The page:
Working on the New York Times crossword puzzle, for me, usually goes a little something like this.
Easy, at first. In one long streak, like a steadily held note, I can complete clue after clue. Then, I’m stumped, like the end of that long note droning out. Finally, an avalanche of answers flood my brain, like the flutter of a triplet. I might get stuck, needing a short rest, before nailing the final two clues — think of that as a short hit on the upbeat of a song followed by a staccato on the downbeat. And, when completion hits, it’s like a song that ends on a perfect button.
And that’s kind of exactly how the little ditty you hear after winning the New York Times crossword feels to me. Titled the “San José Strut” there isn’t much known about the song except that it absolutely slaps. But what makes a nine-note melody, like the one that plays at the completion of the crossword, provide me with such unadulteratedly joy?
Part of it might be that I am completely weak for a little ditty.
I adore the way it sounds when I walk into a Target (ding dong), because it reminds me of the single activity you could do with friends in my small town: walk around Target, buy nothing, return home. The noise my email used to make when it was sent from the family room computer (woosh) filled me with nerves and excitement every time. The start-up sound of my Game Cube as a kid (buh duh ding) told my brain that I was about to lose at Mario Kart with my brothers. Memories can be deeply embedded in all sounds and music, as short as one single note — the bell that used to ding in my dad’s white Chevrolet Silverado when the truck was ready for him to fully turn the key — or as long as an entire song, like the intro music to Buffy the Vampire Slayer.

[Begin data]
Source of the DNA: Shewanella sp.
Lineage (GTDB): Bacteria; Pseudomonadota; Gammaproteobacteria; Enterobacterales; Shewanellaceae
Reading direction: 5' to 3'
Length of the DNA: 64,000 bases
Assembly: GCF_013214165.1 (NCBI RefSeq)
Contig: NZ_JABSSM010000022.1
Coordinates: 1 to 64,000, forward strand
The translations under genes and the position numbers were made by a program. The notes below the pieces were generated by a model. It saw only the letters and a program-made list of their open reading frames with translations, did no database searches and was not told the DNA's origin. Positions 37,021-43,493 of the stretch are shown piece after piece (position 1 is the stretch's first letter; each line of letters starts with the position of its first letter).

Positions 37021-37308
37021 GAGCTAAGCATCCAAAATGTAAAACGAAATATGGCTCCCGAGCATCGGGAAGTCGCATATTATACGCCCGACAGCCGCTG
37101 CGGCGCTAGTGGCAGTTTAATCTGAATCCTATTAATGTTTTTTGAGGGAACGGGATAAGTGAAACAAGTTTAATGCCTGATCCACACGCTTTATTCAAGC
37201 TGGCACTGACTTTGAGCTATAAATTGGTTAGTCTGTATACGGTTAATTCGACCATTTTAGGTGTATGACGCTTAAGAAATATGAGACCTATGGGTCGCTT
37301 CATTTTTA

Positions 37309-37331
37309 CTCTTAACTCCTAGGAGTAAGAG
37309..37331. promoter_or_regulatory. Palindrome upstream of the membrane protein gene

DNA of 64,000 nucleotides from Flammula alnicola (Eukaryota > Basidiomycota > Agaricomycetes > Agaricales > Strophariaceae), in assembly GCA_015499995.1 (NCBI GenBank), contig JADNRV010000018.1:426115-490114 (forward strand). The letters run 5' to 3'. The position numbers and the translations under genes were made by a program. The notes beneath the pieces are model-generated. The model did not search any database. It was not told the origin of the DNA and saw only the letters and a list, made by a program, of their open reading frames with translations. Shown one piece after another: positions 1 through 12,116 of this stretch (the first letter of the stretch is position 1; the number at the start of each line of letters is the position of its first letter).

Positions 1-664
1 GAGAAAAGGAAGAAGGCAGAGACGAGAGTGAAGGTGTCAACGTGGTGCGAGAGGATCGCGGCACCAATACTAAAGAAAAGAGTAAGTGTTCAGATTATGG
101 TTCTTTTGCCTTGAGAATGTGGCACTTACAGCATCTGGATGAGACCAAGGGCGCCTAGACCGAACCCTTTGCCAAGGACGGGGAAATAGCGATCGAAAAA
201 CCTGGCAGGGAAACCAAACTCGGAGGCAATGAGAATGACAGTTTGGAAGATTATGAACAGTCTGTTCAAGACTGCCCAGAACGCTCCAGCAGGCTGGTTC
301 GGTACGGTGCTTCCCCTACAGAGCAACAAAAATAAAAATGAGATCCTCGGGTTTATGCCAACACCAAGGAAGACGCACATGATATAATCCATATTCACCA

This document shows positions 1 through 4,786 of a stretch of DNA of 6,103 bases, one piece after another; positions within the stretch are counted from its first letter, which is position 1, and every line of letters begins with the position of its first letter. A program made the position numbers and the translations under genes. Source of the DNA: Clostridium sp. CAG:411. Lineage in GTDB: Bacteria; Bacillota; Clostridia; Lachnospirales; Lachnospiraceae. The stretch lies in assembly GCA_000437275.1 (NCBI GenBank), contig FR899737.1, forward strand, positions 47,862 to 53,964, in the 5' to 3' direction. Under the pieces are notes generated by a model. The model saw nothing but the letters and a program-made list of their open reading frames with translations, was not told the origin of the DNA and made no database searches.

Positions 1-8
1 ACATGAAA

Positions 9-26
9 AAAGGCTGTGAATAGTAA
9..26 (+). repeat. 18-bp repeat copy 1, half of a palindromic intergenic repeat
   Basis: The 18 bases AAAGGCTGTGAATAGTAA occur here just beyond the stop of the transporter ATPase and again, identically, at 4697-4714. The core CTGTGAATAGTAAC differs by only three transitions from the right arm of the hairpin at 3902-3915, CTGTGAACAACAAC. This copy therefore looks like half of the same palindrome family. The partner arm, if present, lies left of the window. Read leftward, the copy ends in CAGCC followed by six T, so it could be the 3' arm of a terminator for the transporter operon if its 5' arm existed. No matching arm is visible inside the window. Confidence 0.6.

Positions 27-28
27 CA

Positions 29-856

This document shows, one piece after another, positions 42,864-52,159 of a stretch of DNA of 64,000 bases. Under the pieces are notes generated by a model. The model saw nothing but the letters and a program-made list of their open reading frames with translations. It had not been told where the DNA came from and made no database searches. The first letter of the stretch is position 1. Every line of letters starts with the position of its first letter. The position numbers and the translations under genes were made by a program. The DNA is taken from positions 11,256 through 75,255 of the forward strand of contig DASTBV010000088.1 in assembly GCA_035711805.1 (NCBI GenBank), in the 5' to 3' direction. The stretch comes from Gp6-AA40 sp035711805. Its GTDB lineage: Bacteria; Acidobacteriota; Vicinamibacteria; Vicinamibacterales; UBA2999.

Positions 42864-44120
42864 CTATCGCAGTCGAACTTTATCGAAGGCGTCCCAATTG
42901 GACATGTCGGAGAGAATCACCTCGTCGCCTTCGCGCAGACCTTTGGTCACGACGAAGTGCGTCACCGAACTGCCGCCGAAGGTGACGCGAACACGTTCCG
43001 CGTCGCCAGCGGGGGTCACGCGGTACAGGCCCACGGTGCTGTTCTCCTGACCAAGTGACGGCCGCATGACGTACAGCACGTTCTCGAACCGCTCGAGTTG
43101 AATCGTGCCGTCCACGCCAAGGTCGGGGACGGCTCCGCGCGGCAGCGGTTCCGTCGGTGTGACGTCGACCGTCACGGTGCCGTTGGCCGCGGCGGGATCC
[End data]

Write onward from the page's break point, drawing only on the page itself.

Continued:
But a little ditty, I would say, is somewhere between those two. It’s under 10 seconds long, but longer than one full second. It plays for something specific, like a jingle. And it’s undeniably catchy.
According to Game Sound: An introduction to the History, Theory, and Practice of Video Game Music and Sound Design by Karen Collins, some music involved in gaming can “create the illusion that winning is more common than losing, for you do not hear the sound of losing.” Think of slot machines: you don’t hear anything when you lose, but hear the winning bell and crashing of coins each time you win even a penny.
Tunes can also just make you feel good. Scientific research confirms that music stimulates the brain. It helps to encourage the release of dopamine in the reward area of the brain, Dr. Amit Sood, a physician of integrative medicine with the Mayo Clinic, told the Times in a piece about how music can improve worker productivity.
So, this is all part of it. At about three seconds long, the “San José Strut” a perfectly-written tune. The music gives me joy, not only because music triggers dopamine, but also because I associate it with winning. But that’s not all of it.
I consider winning the New York Times crossword puzzle a high honor.
I consider winning the New York Times crossword puzzle a high honor. I can always solve the smaller, mini crosswords, but the larger puzzles hold me hostage in their thesaurus-abused grips. So, when I do win a game, it makes me feel smart. It makes me feel good about myself. I’ve conditioned myself that when I hear those few notes, I consider myself a winner.
There’s scientific reason behind why I connect that noise with the gratification of winning. Think about this study in which researchers shocked a mouse every time it heard a sound. After some time, mice would jump when they heard the sound, even without the shock. I’ve spent so much time playing the Times’ crossword, that I’ve created my own mousy jolt of joy when I hear those good, good notes to the “San José Strut.”
And, while I can’t always finish the longer crossword puzzles, the jingle at the end keeps me playing.